Inland Empire (David Lynch, 2006)

I’m not sure if it’s strictly matching the canon to say so, but I think Inland Empire is David Lynch’s finest film. As his most well-realised and most viscerally affecting examination of the themes and atmospheres he was reaching towards in its predecessors Lost Highway and Mulholland Drive – the fragility of memory, paranoia, psychosis, and their tangled relationship with acting and filmmaking – it’s certainly the one I revisit most regularly. Its free-flowing, disorienting narrative spills outwards from a series of premises, centred (err, I think) around the question of: what if an actor, without realising it, were to become stuck within the role they’re playing? You swiftly become as lost within the film’s Russian Doll-like stack of identities-within-identities as Inland Empire‘s protagonist, leading to several moments of subtle yet pervasive horror that rank among the most unsettling of Lynch’s career. 

So, after three hours of claustrophobic twists and turns, murkily lit rooms, comedic interludes and abrupt unexplained jumps in time and place, the film’s closing credits offer one final surprise. The cast – both those we’ve spent the film with and the motley cast of shadow characters their dialogue has conjured up throughout – gather in a wood-panelled room to dance to Nina Simone’s Sinnerman. After the paranoid, unstable situations we’ve encountered them in earlier, the prevailing mood turns to one of joy and release, with all that pent up tension released in one final burst of energy. As with the best of Lynch’s work it’s strikingly moving despite being almost unfathomably strange, even outright silly, but after the uncertainty that came before, it’s as refreshing as a deep breath of cool, fresh air. Rory Gibb

The Man Without A Past (Aki Kaurismäki, 2002)

What do you have when you have nothing? Kaurismäki’s Finland trilogy, of which this is the second instalment, is about unemployment, homelessness, being forgotten by society. Markku Peltola plays M, a man who finds himself literally without a past when a gang of thieves beats him up and leaves him for dead in a Helsinki park. From his hospital bed, he’s born anew, with his face swathed in bandages – literally an invisible man.

As Irma, M’s Salvation Army love interest (fellow Kaurismäki regular, the wonderful Kati Outinen) says, “God’s mercy reigns in heaven, but here on earth, one must help oneself.” Nonetheless, M finds company and assistance amongst Helsinki’s poor and homeless population, and begins to build a new life out of nothing. The comedy is typical of Kaurismäki, pitch-black and lyrical. But the sun shines in this bright version of Helsinki, and music punctuates people’s days here as it does everywhere. A man sometimes plays the accordion, a Salvation Army band entertains the soup queue, and a salvaged jukebox, hooked up to stolen electricity, is the first thing M brings back to his new home (a container vacated when the last occupant froze to death, rented out at an extortionate price by a corrupt security guard).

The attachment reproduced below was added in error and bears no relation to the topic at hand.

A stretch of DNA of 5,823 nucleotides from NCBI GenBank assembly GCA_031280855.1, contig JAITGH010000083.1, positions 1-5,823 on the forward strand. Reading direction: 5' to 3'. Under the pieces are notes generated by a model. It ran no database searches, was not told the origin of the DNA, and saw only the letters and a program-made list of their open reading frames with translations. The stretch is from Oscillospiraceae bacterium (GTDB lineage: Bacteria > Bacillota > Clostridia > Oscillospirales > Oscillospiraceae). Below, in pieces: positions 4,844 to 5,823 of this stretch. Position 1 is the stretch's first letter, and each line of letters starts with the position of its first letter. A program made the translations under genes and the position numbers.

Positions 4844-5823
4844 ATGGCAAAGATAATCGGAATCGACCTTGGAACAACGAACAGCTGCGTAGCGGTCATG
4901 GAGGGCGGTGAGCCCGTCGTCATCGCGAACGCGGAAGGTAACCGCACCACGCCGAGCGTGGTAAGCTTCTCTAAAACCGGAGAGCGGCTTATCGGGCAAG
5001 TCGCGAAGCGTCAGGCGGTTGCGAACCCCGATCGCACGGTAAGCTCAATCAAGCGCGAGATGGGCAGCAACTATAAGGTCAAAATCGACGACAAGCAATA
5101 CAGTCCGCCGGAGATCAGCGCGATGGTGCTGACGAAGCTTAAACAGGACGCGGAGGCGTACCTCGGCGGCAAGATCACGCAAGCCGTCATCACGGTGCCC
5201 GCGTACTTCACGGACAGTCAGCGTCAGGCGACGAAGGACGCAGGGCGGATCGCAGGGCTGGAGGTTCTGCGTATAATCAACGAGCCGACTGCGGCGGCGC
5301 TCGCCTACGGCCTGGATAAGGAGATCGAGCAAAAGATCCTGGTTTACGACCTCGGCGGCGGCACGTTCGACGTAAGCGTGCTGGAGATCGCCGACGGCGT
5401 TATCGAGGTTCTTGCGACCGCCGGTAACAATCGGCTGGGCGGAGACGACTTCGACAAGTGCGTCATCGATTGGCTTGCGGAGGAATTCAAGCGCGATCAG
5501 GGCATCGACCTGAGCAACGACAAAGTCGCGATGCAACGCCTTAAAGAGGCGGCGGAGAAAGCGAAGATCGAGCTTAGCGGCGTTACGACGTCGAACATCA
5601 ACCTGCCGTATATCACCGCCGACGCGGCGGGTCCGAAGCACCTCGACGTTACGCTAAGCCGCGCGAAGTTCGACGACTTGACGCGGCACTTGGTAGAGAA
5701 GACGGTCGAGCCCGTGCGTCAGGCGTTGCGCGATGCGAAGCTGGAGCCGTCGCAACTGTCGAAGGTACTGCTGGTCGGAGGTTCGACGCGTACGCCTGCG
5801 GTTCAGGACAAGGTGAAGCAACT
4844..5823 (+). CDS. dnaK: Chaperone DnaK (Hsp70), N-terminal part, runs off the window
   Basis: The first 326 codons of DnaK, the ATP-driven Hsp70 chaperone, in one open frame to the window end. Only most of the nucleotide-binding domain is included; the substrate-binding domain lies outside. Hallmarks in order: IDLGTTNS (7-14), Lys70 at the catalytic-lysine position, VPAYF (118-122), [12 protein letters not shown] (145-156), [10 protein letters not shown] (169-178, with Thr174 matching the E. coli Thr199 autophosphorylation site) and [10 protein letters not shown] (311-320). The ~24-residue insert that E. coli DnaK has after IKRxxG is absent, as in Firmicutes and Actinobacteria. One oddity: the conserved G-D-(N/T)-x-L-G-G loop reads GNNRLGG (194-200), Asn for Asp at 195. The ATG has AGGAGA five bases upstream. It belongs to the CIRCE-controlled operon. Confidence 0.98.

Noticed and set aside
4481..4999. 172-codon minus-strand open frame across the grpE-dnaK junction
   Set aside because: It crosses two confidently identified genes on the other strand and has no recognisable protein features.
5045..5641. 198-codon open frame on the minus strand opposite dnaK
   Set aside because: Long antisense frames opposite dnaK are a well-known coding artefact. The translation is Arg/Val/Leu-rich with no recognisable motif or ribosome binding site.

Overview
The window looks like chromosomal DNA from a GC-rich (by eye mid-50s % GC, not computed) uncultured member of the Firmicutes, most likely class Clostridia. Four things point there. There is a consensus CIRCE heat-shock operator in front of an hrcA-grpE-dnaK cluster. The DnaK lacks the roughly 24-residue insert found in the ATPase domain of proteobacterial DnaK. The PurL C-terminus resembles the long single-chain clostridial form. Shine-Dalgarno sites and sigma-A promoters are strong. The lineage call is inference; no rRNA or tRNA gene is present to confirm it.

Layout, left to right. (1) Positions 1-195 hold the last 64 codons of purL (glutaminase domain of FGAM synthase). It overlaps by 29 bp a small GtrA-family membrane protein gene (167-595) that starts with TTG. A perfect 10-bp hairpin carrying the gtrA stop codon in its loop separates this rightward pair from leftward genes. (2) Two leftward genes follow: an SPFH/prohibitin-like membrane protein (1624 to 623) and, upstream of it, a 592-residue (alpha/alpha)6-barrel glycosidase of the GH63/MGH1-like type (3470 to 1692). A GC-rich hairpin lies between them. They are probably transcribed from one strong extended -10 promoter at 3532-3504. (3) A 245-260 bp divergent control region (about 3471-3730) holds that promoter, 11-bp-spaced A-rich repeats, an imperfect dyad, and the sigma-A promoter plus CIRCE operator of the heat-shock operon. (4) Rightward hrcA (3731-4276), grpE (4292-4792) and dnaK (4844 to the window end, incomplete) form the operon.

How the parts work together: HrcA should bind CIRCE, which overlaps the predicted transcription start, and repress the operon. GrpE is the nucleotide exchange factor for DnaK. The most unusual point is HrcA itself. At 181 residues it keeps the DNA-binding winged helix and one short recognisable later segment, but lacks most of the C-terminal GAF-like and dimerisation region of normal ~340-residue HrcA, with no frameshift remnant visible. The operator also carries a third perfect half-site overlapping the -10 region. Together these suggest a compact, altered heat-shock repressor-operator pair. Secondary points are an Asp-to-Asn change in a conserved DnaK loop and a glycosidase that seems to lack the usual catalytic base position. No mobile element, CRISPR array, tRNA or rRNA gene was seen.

Music brings meaning to a literally meaningless life. After M talks to the Salvation Army band about rock music, they decide to embrace worldly music, and play “a song about the human heart” for Midsummer, a “pagan feast”. When the homeless people they’re feeding begin dancing it’s like an affirmation – music belongs to everyone, everyone can respond to it, and everyone can express their response – even those who don’t even have a name. It’s also a reminder that you don’t have to be competent, physically fit or dressed a certain way to find pleasure in dancing, and it’s a demonstration of togetherness and camaraderie that will be brilliantly echoed at the end of the film. Yasmeen Khan

Stroszek (Werner Herzog, 1977)

Werner Herzog’s films often feature characters unable to escape, whether it’s destiny, history, geography, or themselves. Stroszek, the 1977 film that the German director wrote especially for the wonderful, naturalistic actor Bruno S., makes this explicit in a terrific closing scene. After stealing a handful of dollars and a frozen turkey from the grocery store of a everywhere America mountain town, Bruno wanders into an old-fashioned games arcade, and sets the entertainment in motion – a rabbit in a firetruck, and a chicken that pecks a piano starting a rolling all-American tune, scratching and flicking its legs on a circular dancefloor as a shrill voice calls "woah heeeee ahhh hheeeee".

Herzog has said that the chickens are a metaphor for "something", and perhaps his vague explanation is because this is that rarest of things: a metaphor that’s obvious without being crass. The chicken, condemned to dance forever a the tinkle of a quarter, represents the failure of the American Dream as endured by Bruno, the appalling shrieking music its soundtrack. The radio crackles at the end of the scene: "We’ve got a truck on fire, can’t find the switch to turn the ski lift off, and can’t stop the dancing chicken. Send an electrician". Luke Turner

For more information on the BFI’s ‘Gotta Dance! Gotta Dance!’ season go here: